Permanent Supportive Housing

What is permanent supportive housing?

Permanent supportive housing provides the level of support required to address complex and interconnected challenges, such as persistent addictions and mental illness. Permanent supportive housing often includes on-site staffing to assist with tenancy and manage day-to-day issues, as well as work towards long-term recovery.

Why is permanent supportive housing needed?

Permanent supportive housing is particularly important for individuals experiencing chronic homelessness. In October 2016, 1,752 individuals who were surveyed as part of Edmonton’s biennial Homeless Count indicated that they were experiencing homelessness – 59% of whom were chronically homeless.

There is a significant need for permanent supportive housing sites in Edmonton. For many individuals, the alternative to permanent supportive housing is living on the street, in the river valley or in emergency shelters.

Edmonton’s lack of permanent supportive housing units affects everyone. When people with complex needs experience homelessness, they often rely heavily on emergency services (including hospital emergency departments, ambulance and police). When hospitalized, there is often a delayed discharge due to a lack of appropriate long-term inpatient care, contributing to capacity pressures in the health care system that affect everyone. In addition, the frequent use of police resources to address homelessness diverts resources from other enforcement priorities in the community.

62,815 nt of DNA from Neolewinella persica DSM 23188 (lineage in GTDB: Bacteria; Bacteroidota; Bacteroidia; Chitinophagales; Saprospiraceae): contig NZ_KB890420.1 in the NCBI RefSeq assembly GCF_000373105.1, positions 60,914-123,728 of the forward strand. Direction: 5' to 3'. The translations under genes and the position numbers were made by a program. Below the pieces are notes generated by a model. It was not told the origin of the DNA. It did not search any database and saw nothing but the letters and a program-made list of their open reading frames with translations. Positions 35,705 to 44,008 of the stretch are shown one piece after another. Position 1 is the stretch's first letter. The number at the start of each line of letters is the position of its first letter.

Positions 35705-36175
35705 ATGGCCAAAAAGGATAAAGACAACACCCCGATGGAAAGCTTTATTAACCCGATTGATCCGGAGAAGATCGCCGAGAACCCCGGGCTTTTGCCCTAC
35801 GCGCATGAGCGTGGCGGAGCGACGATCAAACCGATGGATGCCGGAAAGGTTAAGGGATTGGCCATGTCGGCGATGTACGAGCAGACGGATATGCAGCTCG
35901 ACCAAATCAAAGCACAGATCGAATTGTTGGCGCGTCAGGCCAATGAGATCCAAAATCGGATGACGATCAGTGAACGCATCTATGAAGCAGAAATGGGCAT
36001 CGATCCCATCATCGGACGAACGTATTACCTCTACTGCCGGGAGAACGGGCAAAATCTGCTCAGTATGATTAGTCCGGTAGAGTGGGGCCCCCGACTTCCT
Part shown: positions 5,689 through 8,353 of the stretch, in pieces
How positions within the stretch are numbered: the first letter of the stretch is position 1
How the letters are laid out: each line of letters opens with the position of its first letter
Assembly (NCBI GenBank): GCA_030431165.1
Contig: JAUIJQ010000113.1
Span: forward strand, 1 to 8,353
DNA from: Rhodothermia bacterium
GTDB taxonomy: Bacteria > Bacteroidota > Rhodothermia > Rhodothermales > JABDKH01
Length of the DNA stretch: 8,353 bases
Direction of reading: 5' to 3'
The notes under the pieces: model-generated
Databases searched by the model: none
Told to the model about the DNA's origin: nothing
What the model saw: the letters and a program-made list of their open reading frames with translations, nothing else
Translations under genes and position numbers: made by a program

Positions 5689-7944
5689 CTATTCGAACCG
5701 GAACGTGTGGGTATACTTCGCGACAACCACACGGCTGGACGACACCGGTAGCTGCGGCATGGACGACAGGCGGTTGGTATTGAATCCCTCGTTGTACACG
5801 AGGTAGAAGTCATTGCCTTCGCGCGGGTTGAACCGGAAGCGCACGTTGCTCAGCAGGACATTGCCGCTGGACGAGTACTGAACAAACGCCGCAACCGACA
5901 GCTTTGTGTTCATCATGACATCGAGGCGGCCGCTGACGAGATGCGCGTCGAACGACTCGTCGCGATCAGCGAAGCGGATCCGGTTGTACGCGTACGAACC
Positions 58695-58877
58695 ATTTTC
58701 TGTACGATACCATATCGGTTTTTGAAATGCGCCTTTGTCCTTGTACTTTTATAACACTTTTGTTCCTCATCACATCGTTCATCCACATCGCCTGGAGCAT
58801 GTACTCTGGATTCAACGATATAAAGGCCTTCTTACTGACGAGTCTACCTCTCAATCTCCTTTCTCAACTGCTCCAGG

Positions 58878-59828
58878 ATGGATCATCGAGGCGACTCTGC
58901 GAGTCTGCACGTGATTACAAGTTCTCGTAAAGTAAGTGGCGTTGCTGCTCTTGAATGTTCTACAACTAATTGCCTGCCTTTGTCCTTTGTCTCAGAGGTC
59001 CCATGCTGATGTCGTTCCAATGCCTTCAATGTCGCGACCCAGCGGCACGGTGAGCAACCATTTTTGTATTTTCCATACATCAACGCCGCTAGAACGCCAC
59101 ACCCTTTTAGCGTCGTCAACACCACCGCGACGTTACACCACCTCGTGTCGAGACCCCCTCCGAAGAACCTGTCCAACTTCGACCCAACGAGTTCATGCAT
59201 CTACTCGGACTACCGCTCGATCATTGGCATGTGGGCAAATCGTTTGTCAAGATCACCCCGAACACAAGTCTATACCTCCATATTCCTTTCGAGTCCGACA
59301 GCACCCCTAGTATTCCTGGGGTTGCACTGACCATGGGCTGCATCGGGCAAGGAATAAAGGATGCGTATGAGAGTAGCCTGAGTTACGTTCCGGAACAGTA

When Edmonton’s Plan to End Homelessness was launched, it identified the need for 1,000 Permanent supportive housing units within the first 5 years. However, the number of units developed has been just over 200 since the plan was implemented. This continues to be one of the biggest needs in addressing homelessness in our city.